Democratic rifts over the Obama administrations approach to closing the Guantánamo Bay, Cuba, detainee facility and other war policies will emerge on the House floor this week.
The House by midweek is set to take up a $636.3 billion fiscal 2010 Defense appropriations measure that cuts $100 million sought by the administration for closing the prison in Cuba. It further restricts the transfer of detainees to facilities in the United States until a plan is developed for closing Guantánamo Bay and makes it difficult to transfer the detainees to other countries.
The bipartisan language included in the amendment prevents a single detainee from being released or transferred until the administration produces an acceptable plan, said Appropriations ranking member Jerry Lewis (R-Calif.), who crafted the language in the bill.
Rep. John Murtha (D-Pa.), chairman of the Appropriations Subcommittee on Defense, said the money was cut because the administration has not yet offered a plan for dealing with the 240 detainees housed at Guantánamo Bay. The administration had initially said it would have a plan in place by January for relocating detainees, but last week the administration said it would likely need another six months to come up with it.
Liberal House Democrats who have long called for the closing of the prison have blasted the administrations delay in producing a plan.
Homeland Security Chairman Bennie Thompson (D-Miss.) said he would push an amendment to include funding in the bill for the transfer of detainees to U.S. prisons and for shutting down the facility, despite fierce pushback from Republicans.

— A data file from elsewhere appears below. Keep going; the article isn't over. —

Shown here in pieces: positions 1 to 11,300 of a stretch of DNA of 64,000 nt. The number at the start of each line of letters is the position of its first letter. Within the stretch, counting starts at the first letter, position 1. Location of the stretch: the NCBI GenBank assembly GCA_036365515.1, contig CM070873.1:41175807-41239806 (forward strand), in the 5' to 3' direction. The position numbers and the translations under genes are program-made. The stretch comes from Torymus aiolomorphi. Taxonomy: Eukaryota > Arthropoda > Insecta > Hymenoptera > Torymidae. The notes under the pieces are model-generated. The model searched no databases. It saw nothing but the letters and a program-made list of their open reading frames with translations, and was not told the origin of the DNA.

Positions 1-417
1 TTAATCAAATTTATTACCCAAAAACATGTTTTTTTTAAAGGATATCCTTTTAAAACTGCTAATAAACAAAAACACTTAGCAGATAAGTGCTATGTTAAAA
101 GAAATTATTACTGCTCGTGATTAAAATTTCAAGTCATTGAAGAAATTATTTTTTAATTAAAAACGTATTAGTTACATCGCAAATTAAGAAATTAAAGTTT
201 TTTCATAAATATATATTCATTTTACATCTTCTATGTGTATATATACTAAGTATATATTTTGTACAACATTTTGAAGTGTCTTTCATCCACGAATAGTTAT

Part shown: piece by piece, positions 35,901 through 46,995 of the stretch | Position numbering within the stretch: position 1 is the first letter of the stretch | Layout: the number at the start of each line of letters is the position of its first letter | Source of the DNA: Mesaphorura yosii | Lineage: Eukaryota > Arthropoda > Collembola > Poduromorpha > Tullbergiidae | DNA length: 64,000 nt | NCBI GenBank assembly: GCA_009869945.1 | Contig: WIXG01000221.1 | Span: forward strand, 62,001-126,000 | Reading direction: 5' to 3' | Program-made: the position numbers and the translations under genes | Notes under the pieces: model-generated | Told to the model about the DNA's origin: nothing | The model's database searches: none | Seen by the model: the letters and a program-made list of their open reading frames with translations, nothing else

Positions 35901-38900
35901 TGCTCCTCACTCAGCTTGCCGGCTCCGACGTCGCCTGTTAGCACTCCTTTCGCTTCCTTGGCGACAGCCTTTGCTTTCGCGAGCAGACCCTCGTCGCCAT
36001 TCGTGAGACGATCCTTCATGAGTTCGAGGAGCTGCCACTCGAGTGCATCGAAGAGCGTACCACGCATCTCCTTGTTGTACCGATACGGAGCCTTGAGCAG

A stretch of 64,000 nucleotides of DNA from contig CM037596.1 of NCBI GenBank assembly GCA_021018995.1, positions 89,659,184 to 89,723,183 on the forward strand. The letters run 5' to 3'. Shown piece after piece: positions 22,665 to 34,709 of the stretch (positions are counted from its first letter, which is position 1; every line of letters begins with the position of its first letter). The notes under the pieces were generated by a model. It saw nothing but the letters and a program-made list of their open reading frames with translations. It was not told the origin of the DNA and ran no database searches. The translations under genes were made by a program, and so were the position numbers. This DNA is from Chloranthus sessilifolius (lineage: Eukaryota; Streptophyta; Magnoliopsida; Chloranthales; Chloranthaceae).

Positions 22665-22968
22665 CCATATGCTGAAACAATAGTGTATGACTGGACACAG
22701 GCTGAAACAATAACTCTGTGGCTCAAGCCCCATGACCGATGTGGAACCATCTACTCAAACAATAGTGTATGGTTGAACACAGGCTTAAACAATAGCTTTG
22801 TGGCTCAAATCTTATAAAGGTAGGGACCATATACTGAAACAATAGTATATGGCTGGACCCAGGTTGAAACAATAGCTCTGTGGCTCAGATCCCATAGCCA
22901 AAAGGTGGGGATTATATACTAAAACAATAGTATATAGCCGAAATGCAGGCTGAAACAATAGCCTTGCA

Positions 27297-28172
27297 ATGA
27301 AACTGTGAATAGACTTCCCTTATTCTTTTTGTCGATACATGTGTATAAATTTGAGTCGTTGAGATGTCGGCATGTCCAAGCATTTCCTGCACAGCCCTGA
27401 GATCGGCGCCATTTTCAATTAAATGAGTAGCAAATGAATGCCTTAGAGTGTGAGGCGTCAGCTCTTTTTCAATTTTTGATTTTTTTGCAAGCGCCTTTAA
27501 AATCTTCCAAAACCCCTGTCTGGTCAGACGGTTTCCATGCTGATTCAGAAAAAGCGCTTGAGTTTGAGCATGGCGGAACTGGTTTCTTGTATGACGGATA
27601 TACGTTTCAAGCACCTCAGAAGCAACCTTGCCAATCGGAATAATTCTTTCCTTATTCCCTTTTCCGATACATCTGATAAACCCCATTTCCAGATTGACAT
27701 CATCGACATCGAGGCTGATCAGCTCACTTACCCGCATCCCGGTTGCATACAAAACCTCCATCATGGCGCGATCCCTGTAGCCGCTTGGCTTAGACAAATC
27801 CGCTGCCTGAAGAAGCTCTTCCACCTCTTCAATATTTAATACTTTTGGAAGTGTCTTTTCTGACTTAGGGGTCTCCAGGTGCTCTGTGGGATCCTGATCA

Thompson said the administrations delay undermines our role in the world.
Liberal Democrats are also expected to raise concerns about the $128.2 billion contained in the bill for fighting the wars in Iraq and Afghanistan. Thirty-two Democrats voted against a war supplemental earlier this year and could do the same on the annual spending bill to signal their frustration with the Obama administration over Iraq.
The effort to curb the war funding will be led by Rep. Dennis Kucinich (D-Ohio).
We support [the troops] by bringing them home, Kucinich said. Thats what we should be appropriating money for, not to keep them there.
Liberal Democrats are likely to use as ammunition against more war funding the recent comments made by Murtha that another war supplemental will come next year, despite promises to the contrary from the White House and House leaders.
Theres no way you cant have a supplemental. You may not call it a supplemental, but itll be a supplemental, Murtha told Defense reporters recently.
Meanwhile, some House Democrats are expected to back the administrations call for a reform budget by seeking to strip out spending for some weapons not sought by the Pentagon but added by appropriators.
House appropriators funded several big-ticket items not requested by the administration, including $485 million for five test versions of the VH-71 presidential helicopter; $1.7 billion for 18 F-18 Super Hornets for the Navy; $647 million for three C-17 cargo jets; and $560 million to make an alternative engine for the F-35 Joint Strike Fighter.
Vice President Joe Biden waits to conduct a mock swearing-in ceremony with Sen. Brian Schatz, D-Hawaii, in the Capitol's Old Senate Chamber, December 2, 2014. Schatz was sworn in to serve the remainder of his term since he was appointed to the seat after Sen. Daniel Inouye, D-Hawaii, passed away.